It is little surprise the 36-year-old seems champing at the bit to return to the national stadium for his St Johnstone side’s Scottish Cup semi-final against St Mirren. It could hardly be any other way when on his two visits to Glasgow’s famous south side bowl this year, he scored and had an assist in the 3-0 League Cup semi-final slaying of Hibs, and then created the goal that snared the subsequent 1-0 final success over Livingston.
The victory scenes at a deserted Hampden ten weeks ago may have been strange, but Conway knows what it is to deliver when the stadium is packed. He did that in May 2010, with two goals for Dundee United in their 3-0 thumping of Ross County in the Scottish Cup final.
Conway has known disappointment in the arena, but has never lost a game there. Twice penalties shoot-out didn’t go United’s way in his time with the club. He hit the post in a League Cup final penalty shoot-out loss to Rangers in March 2008… ten months after the Tannadice men had been ousted from the semi-finals of the competition following an epic shoot-out against Celtic, but the good far outweighs any bad. Including one of only two starts across his seven-cap career, in a friendly draw with the US in November 2013.
“I really enjoy playing at Hampden,” said the midfielder. “I've got so many happy memories, it's one of those grounds I feel really good at. I've had some great days there and I'm looking forward to doing it again. More of the same would be brilliant. I've had some great days out there.”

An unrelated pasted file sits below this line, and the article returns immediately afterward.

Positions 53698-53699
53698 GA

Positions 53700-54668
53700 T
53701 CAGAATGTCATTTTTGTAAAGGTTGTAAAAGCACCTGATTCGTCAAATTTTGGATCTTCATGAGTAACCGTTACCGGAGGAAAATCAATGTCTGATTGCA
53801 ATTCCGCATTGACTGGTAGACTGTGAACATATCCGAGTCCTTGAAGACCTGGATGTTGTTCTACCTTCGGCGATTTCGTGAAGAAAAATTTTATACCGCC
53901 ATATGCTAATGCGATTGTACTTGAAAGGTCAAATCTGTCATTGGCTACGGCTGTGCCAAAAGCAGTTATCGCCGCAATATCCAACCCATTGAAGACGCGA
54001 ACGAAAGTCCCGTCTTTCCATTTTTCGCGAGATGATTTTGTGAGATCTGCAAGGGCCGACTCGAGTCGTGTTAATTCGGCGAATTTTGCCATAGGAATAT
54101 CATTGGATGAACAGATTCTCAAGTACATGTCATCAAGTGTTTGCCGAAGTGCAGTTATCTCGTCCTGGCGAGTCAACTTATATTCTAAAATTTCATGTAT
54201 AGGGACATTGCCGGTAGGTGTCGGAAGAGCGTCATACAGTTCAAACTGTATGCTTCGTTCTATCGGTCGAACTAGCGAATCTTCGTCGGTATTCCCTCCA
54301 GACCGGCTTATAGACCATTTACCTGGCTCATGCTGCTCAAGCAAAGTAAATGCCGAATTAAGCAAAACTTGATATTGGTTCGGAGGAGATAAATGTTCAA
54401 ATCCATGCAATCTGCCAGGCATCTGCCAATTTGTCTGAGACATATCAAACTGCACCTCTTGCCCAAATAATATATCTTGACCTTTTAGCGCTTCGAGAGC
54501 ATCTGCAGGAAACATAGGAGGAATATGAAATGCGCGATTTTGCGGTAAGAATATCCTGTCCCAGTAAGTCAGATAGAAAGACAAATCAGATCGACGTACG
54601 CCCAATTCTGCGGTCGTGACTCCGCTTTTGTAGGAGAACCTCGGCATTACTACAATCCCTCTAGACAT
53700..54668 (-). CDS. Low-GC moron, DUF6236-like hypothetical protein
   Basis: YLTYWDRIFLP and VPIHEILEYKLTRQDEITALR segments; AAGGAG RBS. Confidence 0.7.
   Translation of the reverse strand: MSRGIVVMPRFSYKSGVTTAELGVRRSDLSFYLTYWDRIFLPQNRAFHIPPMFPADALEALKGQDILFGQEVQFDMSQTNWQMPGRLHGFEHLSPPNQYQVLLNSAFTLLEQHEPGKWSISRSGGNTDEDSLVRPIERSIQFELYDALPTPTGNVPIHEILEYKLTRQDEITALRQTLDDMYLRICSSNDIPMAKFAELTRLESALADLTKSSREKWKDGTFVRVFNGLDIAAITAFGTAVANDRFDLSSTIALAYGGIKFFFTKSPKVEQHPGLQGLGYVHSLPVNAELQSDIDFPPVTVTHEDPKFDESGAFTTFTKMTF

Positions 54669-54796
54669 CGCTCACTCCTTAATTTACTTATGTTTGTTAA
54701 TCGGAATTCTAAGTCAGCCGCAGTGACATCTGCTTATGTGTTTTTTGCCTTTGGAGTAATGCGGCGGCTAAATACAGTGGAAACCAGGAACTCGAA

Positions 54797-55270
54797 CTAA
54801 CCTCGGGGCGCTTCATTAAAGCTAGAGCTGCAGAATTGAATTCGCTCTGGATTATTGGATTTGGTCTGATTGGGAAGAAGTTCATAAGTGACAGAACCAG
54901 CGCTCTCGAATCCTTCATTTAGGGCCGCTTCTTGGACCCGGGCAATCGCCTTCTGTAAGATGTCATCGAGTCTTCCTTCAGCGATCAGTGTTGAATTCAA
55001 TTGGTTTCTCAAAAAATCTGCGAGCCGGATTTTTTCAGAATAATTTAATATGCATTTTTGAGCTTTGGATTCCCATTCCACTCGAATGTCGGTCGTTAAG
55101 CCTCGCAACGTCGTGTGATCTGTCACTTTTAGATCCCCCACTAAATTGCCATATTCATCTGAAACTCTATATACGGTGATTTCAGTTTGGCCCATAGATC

Conway doesn’t know what the future holds beyond his current one-year deal in Perth. He is simply pinching himself about what he has packed in to this season, following his move from Blackburn Rovers. “If you had said we could bag one cup and and be in the semi-finals of the other, I wouldn’t have believed you,” he said, with the club also targeting a fifth-place Premiership finish in the next week. Such days, he didn’t entirely think were gone in the winter of his career, but more that the chances of them “slimmer and slimmer”.
“I just want to enjoy the games we've got left. I've had some niggles so I'm focused on getting back on the pitch and playing,” he said. “I'm slightly different to a lot of the lads, I'm not stressed about it. I'll speak to the manager when the time's right. I want to play on for as long as I can. I feel good body-wise. Once you're retired, you're retired. But I don't want to be one of these players who hang on to the bitter end. “I knew coming here I'm not 21 any more. So I need to look at my own expectations of how many games I can play. I feel when I have played – aside from one or two games – I've done myself justice.”
Especially at Hampden.